Policy/Biz

Obamacare Will Reduce Medicare Costs Now Growing At Lower Rate Than Anticipated: CMS

healthcare spending
A report from CMS estimates health spending growth at 3.6 percent for 2013 while also projecting a decline in the number of uninsured by nearly half from 45 million in 2012 to 23 million by 2023 due to Obamacare. Photo courtesy of Shutterstock.

An annual report from the Centers for Medicare & Medicaid Services (CMS) Office of the Actuary estimates Medicare costs will grow at a slower rate than previous economic projections, due to general economic growth, expansion of insurance coverage under Obamacare, and a lower average age of Medicare beneficiaries. Overall, the National Health Expenditure projections report anticipates health spending to grow at 3.6 percent in 2013, a result of a slow-moving economic recovery, continued increases in private health insurance costs for consumers, and the effects of sequestration. Additionally, the report estimates the number of uninsured to decline by nearly half as a result of coverage expansion under the Affordable Care Act: from 45 million in 2012 to 23 million by 2023.

"Analysis of historical trends tells us that health care spending tracks with economic growth, so as the economy is anticipated to improve over the next decade, health spending growth is projected to grow faster,” said Andrea Sisko, the lead author of the study. The annual report projects health spending growth at 5.6 percent in 2014 and 6.0 percent per year from 2015 through 2023. This estimated average rate of increase through 2023, then, is slower than the 7.2 percent average growth experienced during 1990–2008.

“This [estimated health spending growth], in addition to the baby boomers aging and increased insurance coverage mandated by ACA, is expected to result in the health share of GDP rising to nearly one-fifth of the nation’s economy by 2023,” Sisko said. Current estimates establish the health care industry as comprising about one-sixth of the total U.S. economy.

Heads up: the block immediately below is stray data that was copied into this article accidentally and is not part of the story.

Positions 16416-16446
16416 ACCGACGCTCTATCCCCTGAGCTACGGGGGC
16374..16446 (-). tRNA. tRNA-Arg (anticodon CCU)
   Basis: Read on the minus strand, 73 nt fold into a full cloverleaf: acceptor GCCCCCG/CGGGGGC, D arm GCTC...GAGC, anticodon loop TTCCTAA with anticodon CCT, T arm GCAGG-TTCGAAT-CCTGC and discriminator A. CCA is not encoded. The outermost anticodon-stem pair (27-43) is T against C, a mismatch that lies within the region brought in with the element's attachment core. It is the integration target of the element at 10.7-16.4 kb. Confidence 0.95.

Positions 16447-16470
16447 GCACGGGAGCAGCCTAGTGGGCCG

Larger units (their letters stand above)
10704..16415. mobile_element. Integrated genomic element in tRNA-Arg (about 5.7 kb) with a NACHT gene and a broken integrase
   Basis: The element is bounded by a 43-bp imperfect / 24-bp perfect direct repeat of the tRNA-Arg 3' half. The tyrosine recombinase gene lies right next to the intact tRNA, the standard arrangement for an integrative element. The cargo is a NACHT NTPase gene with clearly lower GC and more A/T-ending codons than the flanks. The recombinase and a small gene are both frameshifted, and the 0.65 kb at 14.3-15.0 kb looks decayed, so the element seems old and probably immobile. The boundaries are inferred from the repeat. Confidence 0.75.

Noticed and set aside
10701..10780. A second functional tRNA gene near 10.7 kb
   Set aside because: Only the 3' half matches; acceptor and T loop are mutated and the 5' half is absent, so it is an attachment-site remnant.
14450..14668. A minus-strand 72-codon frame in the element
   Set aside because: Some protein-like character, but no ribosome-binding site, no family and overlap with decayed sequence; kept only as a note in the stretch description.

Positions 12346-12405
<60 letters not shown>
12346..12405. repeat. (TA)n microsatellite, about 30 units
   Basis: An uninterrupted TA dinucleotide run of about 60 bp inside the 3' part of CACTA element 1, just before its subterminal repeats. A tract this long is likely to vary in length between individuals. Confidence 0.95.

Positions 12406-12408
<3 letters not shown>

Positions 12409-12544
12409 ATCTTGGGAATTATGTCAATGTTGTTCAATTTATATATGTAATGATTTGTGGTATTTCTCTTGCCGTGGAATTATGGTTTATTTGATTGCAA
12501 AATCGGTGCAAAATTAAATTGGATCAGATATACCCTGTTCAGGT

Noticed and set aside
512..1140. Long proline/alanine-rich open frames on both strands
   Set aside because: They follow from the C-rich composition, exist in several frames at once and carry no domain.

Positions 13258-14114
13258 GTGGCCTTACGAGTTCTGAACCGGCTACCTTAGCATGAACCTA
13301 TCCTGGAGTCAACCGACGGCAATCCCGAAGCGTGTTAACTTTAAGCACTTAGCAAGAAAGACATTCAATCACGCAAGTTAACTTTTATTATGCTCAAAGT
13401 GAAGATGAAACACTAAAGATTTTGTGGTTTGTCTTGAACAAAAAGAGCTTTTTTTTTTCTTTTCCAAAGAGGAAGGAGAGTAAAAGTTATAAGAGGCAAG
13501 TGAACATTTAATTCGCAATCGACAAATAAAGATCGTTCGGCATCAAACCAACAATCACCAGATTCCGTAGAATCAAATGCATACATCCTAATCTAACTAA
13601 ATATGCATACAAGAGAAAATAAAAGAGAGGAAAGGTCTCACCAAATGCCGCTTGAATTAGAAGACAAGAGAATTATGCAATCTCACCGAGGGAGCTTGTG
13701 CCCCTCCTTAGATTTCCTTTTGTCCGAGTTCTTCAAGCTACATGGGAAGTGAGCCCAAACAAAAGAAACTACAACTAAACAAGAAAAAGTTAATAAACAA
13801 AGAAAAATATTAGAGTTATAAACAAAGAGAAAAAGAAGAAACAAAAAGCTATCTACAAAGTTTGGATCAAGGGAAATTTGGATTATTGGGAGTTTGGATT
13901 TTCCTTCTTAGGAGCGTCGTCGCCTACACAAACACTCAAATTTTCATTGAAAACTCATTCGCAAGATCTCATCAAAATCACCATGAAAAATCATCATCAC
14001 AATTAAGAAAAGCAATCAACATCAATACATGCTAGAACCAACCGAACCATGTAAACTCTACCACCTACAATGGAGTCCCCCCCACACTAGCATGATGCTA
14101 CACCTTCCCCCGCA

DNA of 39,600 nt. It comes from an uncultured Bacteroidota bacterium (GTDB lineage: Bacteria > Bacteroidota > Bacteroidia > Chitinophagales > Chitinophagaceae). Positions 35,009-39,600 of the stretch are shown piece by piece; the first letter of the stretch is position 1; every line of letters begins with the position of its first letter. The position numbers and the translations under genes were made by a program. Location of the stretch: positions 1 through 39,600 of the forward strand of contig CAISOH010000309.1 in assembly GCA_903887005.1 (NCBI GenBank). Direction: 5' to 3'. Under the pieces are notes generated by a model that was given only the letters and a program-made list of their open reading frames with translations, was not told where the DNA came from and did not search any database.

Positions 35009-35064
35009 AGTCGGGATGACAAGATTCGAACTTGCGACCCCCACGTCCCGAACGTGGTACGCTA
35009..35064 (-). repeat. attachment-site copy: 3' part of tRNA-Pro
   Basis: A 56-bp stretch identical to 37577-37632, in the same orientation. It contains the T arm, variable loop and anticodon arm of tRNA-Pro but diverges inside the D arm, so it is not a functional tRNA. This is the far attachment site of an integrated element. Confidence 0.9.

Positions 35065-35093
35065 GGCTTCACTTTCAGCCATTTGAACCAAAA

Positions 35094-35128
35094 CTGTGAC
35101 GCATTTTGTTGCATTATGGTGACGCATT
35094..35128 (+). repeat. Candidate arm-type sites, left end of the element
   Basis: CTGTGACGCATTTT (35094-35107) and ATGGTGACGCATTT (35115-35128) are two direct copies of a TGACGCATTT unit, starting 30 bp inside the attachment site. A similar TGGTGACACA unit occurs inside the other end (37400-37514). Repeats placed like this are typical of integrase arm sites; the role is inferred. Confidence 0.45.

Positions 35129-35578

Another View of Future Health Spending

By comparison, a June 2014 study from PricewaterhouseCooper’s (PwC) Health Research Institute estimated a 6.8 percent rise in health care spending during 2015, which represents a reversal of five years of reduced costs in this sector, which is in alignment with the rest of the economy and so affected by the recession. The professional services company based this growth projection on an improved economy and increasingly confident consumers. Another factor plays into PwC’s estimates: the higher price tags on specialty drugs, such as those to treat infections like hepatitis C, which affects about 3.2 million Americans.

This projected increase in 2015 is higher than the 6.5 percent growth PwC expects for 2014. “Now that overall economy has improved and come back significantly, we see for 2015 that health spending is also loosening up,” Ceci Connolly, a co-author of the PwC report, told US News & World Report in June.

Among the trends identified by the PwC report is enrollment in high deductible plans, which has tripled since 2009. Surprisingly, over one-quarter of employers have a high-deductible health plan as their highest enrolled medical plan in 2014, the highest percentage ever. With more individual consumers responsible for health care spending decisions, value and price of services are rising in priority. Consumers have begun to price-shop for health services while placing new demands on the delivery of care, according to PwC, and in response providers are standardizing processes as a way to offer better value.

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